Wednesday, December 07, 2011 - New Technology Can Help Patients Avoid Surgery

Deerfield Beach, FL – Endoscopic ultrasound (EUS) combines ultrasound technology with endoscopy to better visualize the tissues of the digestive tract and adjacent anatomical structures inside the human body. This internal vantage point provides more detailed pictures of the GI tract, including the esophagus, stomach, small bowel and colon[i] as well as surrounding tissues and organs.

Dr. Mayuri Gupta, gastroenterologist, at North Broward Medical Center is trained in the multidisciplinary field of endosonography and is using this technology in a variety of applications to help her stage cancers such as esophageal, gastricrectal and pancreatic cancers; diagnose diseases of internal organs; locate common bile duct stones; and evaluate masses in the submucosal lining of the GI tract or in enlarged stomach folds.

Endoscopic ultrasound is performed using either a probe, which is passed through the channel of a standard endoscope, or with an echoendoscope—a special endoscope with the ultrasound transducer located on its tip. With the transducer positioned in close proximity to the target tissue, EUS imagery better defines the layers of the GI wall as well as surrounding tissue and organs.[ii]

EUS has two primary advantages over conventional ultrasound and endoscopy. Conventional ultrasound is performed by placing a transducer against the skin to produce images of internal organs. With EUS, the transducer is endoscopically inserted into the body via the digestive tract. This puts the transducer closer to the area of interest to obtain higher resolution imagery.

The second advantage of EUS is that it allows physicians to see internal organs without making an incision. In conventional endoscopy, the gastroenterologist can only view the innermost lining of the digestive tract, or its wall. The addition of ultrasound allows the endoscopist to see beyond that wall to visualize all five layers of the GI tract as well as surrounding tissue and organs. EUS works by transmitting high-frequency sound waves that are bounced off the body’s internal tissues; the echoes are then converted into a computerized picture called a sonogram.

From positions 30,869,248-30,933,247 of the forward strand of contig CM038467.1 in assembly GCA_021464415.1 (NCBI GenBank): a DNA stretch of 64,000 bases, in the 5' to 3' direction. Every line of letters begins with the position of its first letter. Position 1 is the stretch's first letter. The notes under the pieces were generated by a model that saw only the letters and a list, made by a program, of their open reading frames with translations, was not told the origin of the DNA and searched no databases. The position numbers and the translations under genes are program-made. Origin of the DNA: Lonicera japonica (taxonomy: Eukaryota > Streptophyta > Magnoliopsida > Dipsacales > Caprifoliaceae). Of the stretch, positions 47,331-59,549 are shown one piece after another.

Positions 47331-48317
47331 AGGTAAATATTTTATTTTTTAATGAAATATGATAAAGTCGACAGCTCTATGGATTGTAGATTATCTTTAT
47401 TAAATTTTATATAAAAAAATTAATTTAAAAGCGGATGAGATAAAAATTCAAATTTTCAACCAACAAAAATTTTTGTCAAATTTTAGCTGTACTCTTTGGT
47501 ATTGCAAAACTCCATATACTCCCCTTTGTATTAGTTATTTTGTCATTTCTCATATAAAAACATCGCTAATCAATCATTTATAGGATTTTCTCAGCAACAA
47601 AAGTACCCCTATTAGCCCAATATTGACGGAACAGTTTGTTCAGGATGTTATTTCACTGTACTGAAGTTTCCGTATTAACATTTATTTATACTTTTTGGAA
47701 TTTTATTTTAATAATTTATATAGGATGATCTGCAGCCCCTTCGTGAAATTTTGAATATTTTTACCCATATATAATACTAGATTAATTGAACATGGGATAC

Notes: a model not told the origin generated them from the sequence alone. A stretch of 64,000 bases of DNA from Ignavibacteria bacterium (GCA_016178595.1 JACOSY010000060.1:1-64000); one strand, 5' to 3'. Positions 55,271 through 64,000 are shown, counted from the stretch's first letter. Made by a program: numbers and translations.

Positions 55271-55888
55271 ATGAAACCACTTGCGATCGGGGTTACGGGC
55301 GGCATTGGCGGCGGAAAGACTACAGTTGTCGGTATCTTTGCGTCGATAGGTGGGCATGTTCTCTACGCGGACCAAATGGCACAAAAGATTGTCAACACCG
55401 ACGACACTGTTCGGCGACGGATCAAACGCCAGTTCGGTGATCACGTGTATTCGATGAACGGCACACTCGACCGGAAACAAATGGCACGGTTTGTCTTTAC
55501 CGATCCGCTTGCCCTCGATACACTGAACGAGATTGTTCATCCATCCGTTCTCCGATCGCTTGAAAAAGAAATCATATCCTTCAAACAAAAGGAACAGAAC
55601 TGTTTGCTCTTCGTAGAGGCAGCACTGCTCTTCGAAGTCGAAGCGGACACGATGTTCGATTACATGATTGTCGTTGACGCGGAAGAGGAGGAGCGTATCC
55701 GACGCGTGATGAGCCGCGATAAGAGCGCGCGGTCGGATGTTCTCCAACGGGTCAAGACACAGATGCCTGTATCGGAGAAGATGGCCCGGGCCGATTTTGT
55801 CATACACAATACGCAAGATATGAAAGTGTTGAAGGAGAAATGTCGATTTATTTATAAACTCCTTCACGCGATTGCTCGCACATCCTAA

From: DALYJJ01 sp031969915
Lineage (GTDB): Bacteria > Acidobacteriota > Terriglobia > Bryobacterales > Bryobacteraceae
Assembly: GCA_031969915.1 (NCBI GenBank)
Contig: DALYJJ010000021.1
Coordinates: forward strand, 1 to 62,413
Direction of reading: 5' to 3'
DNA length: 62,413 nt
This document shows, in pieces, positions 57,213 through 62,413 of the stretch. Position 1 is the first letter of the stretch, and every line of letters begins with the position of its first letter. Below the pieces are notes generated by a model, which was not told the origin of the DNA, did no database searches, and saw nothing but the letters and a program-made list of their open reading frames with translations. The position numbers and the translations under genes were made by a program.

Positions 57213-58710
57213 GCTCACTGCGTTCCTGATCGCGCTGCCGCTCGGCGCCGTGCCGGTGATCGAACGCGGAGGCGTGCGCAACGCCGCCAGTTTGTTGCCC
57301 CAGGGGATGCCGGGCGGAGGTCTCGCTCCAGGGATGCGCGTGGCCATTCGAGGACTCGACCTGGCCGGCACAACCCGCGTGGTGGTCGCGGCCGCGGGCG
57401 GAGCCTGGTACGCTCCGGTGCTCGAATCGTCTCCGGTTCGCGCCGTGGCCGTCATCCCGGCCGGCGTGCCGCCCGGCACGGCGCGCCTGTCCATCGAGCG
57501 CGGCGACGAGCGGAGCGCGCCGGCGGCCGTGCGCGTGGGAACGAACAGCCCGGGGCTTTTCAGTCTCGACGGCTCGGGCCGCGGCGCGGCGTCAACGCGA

From a clinical perspective, this means that an abnormality below the surface of the digestive tract wall—such as a growth that was detected at a prior endoscopy or under x-ray, or a suspicious mass on an internal organ—can be further evaluated under EUS, helping doctors better understand its nature and prescribe the best treatment option.

Because EUS can be used to visualize other organs outside the digestive tract, endoscopic ultrasound plays an important role in diagnosing diseases of the pancreas, bile duct, liver, spleen and gallbladder as well as assessing a variety of cancers. In addition, EUS is useful in therapeutic applications such as tissue sample collection, removal of cysts or aspiration of lymph nodes, making it an ideal, minimally invasive alternative to exploratory surgery.

If you or anyone you know is suffering symptoms of digestive internal organ disorders, they may benefit from endoscopic ultrasound examination. Dr. Mayuri Gupta is currently performing EUS procedures at NBMC.

“As a facility that is committed to providing the best care for our patients, we are proud to introduce this latest technology and innovation for less invasive and more reliable diagnosis and therapeutic applications,” says Dr. Gupta.

Broward Health, providing service for more than 50 years, is a nationally recognized system offering world class health care services to our neighbors in South Florida. Broward Health includes Broward General Medical Center, North Broward Medical Center, Imperial Point Medical Center, Coral Springs Medical Center, Chris Evert Children’s Hospital, Broward Health Weston and more than 30 facilities of the Community Health Services and Broward Health Physician Group. For more information, visit

Olympus, which incorporates surgical market leader Gyrus ACMI, develops solutions for healthcare professionals that help improve outcomes and enhance quality of life for their patients. By enabling less invasive procedures, innovative diagnostic and therapeutic endoscopy, and early-stage cancer evaluation and treatments, Olympus is transforming the future of healthcare. For more information, visit and

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[i]   American Society for Gastrointestinal Endoscopy (ASGE). “Media Backgrounder, Endoscopic Procedures.” Accessed 7/14/11 at

[ii] American Society for Gastrointestinal Endoscopy (ASGE). “Technology Status Evaluation Report, EchoEndoscopes.” Gastrointestinal Endoscopy, 2007;66:435-442. Accessed 7/14/11 at